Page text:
2.5. The narrated world

 

Although arguably the universe is one, each sentient being may be said to inhabit a second-degree universe of its own, a universe which amounts to a perspective on the first-degree universe.[1]  Each human being inhabits one of a multiplicity of possible worlds, one which is largely constructed by the culture he inhabits.  A culture is of course not homogeneous.  There are cultural layers, mixtures, shading from one into another.  We might picture the human psyche as a textual system, or rather as an intertextual system, where many narratives,  interpretive codes, norms and representations co-exist with one another, usually (but not necessarily always) in a hierarchical order.  Both the contents and the structure of this intertextual system vary from one individual to another, from a culture to another.  Contact between possible worlds is not an exclusively literary or fictional phenomenon: it is one of the basic communicative activities in "real" life.

            Any narrative constitues a narrated world which is different from the reader's world, a world the reader constructs from the words in the text.  The narrated world may be fictional or real, credible or fantastic, relatively close to the reader's world and experience or far from them. A fictional narrative builds a world which is ontologically autonomous.  It may share the characteristics of the world of the communicative partners (assuming they  share the same world) or it may deviate from the authorial or the reader's norm into fantasy.  It is clear from this definition that realism or fantasy are not just specific registers chosen by a text within a tradition . It also involves an implicit negotiation between the participants in the narrative act. 

            In principle, the laws of the possible world of the text, the fictional world, are assumed by the reader to coincide with the laws of his own possible ("real") world.  Any deviation is a cue for generic re-codifying of the text as fantastic in some degree or other. 

            In a narrative text, the reader's experience of this world is articulated through the experience of the characters: it is the world they live in, and the reader comes to know of the narrated world as the characters live and act in it.  The action takes place in the narrated world: it is a part of that world and the reader's main guideline through it. 

            It is clear, however, that a textual world need not be "narrated".  It may just be described, with no action to structure the text.  The descriptive element may also be dominant even if the text is a narrative one: descriptions may be loosely linked to the action and acquire an interest and value of their own.  We see therefore a continuous spectrum of texts, ranging from those with an exclusively narrative interest, with the descriptive element playing an ancillary role, to those which are primarily descriptive, the action being just a connecting thread between the descriptions.  The analyst must weigh the relationship between the narrative and the descriptive element in a text and determine the nature of their connection.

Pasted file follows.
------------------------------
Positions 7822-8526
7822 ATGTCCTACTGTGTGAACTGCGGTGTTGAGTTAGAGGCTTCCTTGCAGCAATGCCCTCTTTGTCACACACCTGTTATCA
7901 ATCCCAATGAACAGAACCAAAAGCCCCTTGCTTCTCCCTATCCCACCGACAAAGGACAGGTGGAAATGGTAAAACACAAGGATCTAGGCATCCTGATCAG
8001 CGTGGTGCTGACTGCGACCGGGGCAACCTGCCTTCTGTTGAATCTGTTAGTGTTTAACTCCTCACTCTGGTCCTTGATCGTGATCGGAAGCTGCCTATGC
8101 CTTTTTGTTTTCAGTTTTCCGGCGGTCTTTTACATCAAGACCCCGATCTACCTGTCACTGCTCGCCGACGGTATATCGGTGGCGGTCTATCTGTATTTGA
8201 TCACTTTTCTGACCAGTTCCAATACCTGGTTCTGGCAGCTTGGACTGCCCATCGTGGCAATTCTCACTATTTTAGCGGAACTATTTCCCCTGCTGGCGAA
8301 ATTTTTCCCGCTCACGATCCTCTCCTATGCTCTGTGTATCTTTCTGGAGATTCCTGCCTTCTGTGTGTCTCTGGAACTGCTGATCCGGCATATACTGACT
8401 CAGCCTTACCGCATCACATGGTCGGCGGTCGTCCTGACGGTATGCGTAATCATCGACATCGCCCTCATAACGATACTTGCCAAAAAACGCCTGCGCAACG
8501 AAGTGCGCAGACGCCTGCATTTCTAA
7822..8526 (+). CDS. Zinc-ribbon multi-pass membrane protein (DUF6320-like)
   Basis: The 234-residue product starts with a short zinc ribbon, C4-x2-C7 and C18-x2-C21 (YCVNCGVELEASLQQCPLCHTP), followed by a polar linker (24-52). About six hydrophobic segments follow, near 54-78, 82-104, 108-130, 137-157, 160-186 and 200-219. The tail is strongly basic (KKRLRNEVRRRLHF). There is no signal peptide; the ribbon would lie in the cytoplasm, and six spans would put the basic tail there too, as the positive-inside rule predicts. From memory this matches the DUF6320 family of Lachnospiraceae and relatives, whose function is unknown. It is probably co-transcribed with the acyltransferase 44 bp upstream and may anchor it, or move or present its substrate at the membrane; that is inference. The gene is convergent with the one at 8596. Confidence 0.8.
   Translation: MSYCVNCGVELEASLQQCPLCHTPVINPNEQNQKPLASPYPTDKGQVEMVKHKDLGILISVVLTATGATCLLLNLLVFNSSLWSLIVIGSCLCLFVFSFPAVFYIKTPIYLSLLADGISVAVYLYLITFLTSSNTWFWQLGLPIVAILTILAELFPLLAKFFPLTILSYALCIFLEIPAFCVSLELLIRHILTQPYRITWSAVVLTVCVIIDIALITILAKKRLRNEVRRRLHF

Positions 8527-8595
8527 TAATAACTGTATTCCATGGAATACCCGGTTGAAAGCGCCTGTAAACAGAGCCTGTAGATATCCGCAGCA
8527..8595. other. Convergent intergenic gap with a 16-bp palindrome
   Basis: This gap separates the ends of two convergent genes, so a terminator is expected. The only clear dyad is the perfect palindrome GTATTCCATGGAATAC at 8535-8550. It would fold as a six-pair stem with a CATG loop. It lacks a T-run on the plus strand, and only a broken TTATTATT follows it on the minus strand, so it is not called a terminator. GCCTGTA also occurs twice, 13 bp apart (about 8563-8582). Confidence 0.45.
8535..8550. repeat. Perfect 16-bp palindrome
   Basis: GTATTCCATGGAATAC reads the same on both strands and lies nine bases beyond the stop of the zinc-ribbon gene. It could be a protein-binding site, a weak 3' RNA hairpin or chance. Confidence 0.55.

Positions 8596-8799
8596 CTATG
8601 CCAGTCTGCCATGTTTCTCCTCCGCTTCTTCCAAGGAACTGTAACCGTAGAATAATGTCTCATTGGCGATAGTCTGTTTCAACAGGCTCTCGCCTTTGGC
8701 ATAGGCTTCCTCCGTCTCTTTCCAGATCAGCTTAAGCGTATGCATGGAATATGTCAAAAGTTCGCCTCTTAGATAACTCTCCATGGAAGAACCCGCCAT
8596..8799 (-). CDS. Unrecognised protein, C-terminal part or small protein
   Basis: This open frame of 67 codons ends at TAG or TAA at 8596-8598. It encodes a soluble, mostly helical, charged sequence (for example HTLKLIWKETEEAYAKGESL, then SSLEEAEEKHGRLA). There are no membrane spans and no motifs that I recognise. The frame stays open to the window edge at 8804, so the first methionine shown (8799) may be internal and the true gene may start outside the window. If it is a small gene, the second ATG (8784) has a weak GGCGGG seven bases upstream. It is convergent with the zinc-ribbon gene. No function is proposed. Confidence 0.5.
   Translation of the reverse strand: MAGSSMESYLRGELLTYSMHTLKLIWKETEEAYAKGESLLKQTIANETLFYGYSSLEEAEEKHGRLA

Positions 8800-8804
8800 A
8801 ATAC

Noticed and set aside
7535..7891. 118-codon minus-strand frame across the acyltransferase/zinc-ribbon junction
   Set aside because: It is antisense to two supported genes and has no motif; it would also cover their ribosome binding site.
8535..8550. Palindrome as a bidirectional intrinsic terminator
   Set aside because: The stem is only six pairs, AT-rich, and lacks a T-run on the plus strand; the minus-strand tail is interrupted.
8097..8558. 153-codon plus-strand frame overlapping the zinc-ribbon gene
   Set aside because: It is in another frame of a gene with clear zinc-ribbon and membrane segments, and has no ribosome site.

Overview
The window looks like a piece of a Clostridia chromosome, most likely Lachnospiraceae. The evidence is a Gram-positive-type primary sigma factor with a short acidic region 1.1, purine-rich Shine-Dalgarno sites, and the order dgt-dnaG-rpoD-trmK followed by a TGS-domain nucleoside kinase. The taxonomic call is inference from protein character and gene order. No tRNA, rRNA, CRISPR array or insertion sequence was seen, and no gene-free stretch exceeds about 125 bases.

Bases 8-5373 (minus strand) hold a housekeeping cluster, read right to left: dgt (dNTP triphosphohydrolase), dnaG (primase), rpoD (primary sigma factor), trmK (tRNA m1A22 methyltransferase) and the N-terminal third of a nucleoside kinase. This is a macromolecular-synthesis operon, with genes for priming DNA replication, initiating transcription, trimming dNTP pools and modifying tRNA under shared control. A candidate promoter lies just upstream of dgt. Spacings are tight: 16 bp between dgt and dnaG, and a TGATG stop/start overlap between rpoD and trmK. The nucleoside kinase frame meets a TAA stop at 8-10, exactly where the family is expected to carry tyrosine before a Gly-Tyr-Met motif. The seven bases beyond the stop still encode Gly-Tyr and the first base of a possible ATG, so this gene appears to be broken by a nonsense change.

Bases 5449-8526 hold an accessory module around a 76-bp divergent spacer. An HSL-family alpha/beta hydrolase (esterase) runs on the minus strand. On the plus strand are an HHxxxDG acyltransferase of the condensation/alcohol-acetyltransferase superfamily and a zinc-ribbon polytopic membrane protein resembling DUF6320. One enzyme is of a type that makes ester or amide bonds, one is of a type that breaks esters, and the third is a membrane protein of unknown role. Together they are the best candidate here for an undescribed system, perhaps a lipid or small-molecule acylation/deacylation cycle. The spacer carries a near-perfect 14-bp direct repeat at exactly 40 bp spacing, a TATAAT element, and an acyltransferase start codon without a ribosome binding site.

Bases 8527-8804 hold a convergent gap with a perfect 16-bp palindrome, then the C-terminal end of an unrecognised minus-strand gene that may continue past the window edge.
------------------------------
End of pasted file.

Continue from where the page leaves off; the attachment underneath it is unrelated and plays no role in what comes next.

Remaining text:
The same applies to other textual elements which are neither narrative nor descriptive, but digressive or commentative.  We shall return later on to the role of commentary, since it is one of the functions of the narrative voice.  The relationship between action and description is different, since they are both characterisations of the narrated world from different perspectives: a temporal, dynamic one, and a spatial, static one. 

            So far we have assumed that a narrative refers just to one world.  But this need not be so: many novels could be described as depicting a complex system of worlds.  The possible articulations between these worlds are varied.  Nevertheless, the grammatical concepts of coordination and subordination may provide a helpful way of approaching the question.  A narrative may coordinate two different worlds if none of them is ontologically dependent on the other.  We shall have to take into account, nevertheless, the relationships of each of these worlds to the real world, to which both of them are subordinated.

            Any world, in its turn, may have further subordinate worlds. For instance, many narratives contain second-level fictional constructs, such as embedded narratives, which may refer to fictional worlds different from the first-level narrated world ‹ this happens, for instance, in those novels where characters invent fantastic stories, as in A. S. Byatt's Possession.  Narrated worlds may establish a variety of relationships.  There may be one main world (the most frequent case) to which the others are subordinated.  That is, the relations between narrated worlds tend to be unambigous and hierarchical ‹ which means, of course, that they can also be otherwise.  Worlds may also, for instance, alternate in two different narrative lines, without any priority being established between them. We shall deal further with such questions in our section on narrative status.  Let us only note that an alternance of narrative lines need not entail an alternace of worlds.  For instance, in Faulkner's The Wild Palms  there are two independent and alternating action lines which never meet on the level of action, but both take place in a realistically presented twentieth-century America.  And of course, they do meet at other levels (mythical or symbolic values). 

 

 



[1]          Cf. Leibniz, Monadology  § 57.